The James Webb Telescope unveils a spectacular image of the Cartwheel Galaxy

The United States Space Agency (NASA) has released a rare and stunning image of a galaxy that lies 500 million light-years from Earth, the Cartwheel Galaxy, whose rings appear with unmatched yet with the brand new James Webb Space Telescope.

Astronomers believe that the Cartwheel galaxy was once a spiral galaxy, similar to the Milky Way, but a spectacular event gave it this wheel-like structure, namely a powerful collision with another galaxy more small. Two rings then formed from the center of the collision, similar to the ripples in concentric circles caused by a pebble thrown into the water, hence its evocative name.

The first ring, more in the center, is very bright, and the second, outside, has been expanding for 440 million years. During its expansion, the ring hits the surrounding gas, triggering the formation of stars, explains NASA in a press release. Discovered in the 1940s by the Swiss-American astrophysicist Fritz Zwicky, this galaxy had already been observed by the Hubble Space Telescope, but James Webb’s infrared capabilities reveal new details hitherto hidden, allowing to see through a large amount of dust.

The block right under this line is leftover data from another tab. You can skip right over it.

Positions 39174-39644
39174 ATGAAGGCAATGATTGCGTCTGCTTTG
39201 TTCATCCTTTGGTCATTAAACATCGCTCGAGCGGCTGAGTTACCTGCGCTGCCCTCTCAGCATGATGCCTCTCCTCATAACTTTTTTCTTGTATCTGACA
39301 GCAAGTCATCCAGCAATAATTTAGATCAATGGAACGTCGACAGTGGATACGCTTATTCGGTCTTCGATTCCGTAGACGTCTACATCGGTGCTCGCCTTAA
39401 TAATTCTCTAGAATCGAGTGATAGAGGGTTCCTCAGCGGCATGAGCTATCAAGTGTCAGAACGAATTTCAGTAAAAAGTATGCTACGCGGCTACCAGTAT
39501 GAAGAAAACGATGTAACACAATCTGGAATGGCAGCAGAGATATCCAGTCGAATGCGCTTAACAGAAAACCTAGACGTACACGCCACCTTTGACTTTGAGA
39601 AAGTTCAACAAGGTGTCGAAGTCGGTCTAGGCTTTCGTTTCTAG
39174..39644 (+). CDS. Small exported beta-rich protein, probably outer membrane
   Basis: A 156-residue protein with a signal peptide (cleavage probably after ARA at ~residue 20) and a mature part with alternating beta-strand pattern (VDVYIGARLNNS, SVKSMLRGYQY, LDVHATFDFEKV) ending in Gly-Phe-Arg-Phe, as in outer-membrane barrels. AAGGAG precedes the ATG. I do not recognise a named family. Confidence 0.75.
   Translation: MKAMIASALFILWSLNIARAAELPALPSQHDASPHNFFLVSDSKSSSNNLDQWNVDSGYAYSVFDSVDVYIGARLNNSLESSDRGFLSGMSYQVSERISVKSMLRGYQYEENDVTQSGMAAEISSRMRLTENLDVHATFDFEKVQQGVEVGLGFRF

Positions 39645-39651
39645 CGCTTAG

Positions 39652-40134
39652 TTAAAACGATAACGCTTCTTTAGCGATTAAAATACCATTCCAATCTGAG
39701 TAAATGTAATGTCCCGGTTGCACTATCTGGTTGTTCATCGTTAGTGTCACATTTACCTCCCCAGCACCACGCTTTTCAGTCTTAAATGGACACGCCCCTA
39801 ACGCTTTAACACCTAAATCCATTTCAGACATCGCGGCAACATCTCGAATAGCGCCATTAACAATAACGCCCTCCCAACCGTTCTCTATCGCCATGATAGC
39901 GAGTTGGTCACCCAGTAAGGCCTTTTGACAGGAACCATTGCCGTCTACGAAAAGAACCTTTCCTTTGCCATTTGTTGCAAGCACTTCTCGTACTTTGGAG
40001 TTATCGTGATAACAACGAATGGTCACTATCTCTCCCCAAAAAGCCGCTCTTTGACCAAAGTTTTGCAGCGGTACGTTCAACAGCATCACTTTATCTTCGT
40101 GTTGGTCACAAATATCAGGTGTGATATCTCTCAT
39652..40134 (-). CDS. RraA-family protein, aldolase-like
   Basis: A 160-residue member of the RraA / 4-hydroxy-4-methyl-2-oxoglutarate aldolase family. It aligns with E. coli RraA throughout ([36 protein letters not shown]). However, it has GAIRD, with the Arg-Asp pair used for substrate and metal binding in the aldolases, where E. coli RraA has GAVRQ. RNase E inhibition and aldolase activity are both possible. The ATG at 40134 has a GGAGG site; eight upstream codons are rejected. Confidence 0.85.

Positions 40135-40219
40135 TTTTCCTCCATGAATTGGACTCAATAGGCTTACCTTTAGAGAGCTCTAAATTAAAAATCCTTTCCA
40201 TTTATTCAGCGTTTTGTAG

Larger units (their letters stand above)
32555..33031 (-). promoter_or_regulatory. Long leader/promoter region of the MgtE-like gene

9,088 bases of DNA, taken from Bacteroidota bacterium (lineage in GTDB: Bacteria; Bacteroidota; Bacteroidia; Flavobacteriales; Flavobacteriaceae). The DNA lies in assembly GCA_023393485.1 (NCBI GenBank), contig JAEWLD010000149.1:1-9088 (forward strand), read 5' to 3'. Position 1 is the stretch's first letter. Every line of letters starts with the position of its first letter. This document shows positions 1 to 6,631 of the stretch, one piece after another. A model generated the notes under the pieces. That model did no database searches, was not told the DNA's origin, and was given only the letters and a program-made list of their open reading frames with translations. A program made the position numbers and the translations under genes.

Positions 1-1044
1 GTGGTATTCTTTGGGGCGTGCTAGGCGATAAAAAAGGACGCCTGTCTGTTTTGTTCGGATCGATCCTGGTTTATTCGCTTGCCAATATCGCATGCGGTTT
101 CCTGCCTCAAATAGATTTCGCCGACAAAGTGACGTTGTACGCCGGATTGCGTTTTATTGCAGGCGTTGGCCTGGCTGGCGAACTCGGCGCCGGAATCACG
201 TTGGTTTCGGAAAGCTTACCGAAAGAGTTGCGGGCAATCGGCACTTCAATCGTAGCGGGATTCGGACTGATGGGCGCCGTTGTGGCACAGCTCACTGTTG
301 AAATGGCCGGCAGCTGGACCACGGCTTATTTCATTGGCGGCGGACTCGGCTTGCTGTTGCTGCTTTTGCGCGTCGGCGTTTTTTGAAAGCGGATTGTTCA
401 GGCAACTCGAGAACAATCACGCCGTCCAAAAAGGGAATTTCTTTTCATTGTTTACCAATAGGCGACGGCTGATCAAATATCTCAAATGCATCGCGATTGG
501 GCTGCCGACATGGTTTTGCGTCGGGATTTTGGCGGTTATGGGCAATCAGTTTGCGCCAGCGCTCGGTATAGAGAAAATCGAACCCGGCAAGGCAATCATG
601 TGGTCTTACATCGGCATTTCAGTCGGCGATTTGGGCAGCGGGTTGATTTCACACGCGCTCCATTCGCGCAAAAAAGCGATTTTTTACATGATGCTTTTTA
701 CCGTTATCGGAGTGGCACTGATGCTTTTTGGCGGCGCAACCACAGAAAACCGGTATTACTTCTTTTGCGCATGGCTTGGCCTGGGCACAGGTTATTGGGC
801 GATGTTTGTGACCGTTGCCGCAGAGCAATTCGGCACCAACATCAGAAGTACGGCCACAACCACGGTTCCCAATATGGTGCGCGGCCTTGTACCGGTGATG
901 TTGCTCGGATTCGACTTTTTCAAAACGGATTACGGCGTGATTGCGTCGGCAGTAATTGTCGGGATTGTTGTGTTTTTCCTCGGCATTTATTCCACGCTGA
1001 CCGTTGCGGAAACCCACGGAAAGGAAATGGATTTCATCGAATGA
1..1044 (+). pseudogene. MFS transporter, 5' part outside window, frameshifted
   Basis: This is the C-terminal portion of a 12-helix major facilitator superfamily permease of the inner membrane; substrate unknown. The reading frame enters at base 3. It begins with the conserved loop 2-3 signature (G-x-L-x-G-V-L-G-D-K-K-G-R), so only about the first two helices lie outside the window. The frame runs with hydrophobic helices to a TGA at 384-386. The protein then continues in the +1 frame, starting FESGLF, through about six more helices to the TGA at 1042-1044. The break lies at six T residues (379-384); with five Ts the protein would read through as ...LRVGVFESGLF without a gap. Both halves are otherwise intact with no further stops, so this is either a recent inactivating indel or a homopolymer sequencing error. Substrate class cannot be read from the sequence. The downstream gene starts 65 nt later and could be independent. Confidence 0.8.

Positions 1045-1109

The composite image, from observations by two scientific instruments of the telescope, also features two other smaller galaxies, as well as many others in the background. The Cartwheel galaxy is still in a “transient” state, NASA said in its statement. A $10 billion engineering gem, the James Webb Telescope was launched into space about seven months ago and is 1.5 million kilometers from Earth.


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